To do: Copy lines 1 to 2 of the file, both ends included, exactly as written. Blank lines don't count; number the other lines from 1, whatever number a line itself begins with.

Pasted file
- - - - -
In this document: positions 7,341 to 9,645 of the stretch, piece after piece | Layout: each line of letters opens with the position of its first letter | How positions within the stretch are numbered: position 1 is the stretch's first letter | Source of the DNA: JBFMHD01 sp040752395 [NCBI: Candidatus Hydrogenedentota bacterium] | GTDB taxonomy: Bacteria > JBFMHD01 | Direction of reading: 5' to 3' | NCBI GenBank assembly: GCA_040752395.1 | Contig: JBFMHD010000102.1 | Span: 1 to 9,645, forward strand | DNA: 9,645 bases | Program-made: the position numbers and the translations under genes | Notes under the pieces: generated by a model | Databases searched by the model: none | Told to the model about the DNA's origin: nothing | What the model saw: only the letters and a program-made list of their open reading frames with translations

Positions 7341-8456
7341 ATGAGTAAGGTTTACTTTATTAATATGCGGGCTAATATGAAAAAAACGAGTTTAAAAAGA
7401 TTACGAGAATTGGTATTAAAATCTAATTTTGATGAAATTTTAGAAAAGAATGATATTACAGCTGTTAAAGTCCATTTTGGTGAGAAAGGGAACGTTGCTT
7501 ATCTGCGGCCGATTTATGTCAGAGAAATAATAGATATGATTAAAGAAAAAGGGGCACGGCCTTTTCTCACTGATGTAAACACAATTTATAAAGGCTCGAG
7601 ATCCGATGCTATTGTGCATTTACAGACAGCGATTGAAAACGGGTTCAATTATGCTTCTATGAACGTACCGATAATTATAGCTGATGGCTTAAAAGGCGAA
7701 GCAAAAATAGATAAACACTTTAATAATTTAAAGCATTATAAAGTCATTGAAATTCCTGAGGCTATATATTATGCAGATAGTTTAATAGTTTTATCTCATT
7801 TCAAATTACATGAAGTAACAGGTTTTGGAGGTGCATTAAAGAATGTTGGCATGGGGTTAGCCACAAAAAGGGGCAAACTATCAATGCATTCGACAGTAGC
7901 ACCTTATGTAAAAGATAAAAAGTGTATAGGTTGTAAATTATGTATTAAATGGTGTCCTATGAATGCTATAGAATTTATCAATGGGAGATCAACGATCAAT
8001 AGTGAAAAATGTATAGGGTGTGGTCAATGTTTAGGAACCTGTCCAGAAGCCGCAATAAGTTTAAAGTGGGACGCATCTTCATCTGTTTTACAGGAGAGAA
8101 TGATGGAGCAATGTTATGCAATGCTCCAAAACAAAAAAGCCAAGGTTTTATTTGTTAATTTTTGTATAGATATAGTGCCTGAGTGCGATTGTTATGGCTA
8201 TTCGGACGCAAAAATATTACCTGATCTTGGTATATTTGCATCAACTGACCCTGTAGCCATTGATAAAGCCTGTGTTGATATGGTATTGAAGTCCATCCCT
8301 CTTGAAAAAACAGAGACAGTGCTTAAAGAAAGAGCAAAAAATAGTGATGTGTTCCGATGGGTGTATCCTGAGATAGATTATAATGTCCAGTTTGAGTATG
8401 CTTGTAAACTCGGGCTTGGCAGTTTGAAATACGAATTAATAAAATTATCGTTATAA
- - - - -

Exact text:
In this document: positions 7,341 to 9,645 of the stretch, piece after piece | Layout: each line of letters opens with the position of its first letter | How positions within the stretch are numbered: position 1 is the stretch's first letter | Source of the DNA: JBFMHD01 sp040752395 [NCBI: Candidatus Hydrogenedentota bacterium] | GTDB taxonomy: Bacteria > JBFMHD01 | Direction of reading: 5' to 3' | NCBI GenBank assembly: GCA_040752395.1 | Contig: JBFMHD010000102.1 | Span: 1 to 9,645, forward strand | DNA: 9,645 bases | Program-made: the position numbers and the translations under genes | Notes under the pieces: generated by a model | Databases searched by the model: none | Told to the model about the DNA's origin: nothing | What the model saw: only the letters and a program-made list of their open reading frames with translations

Positions 7341-8456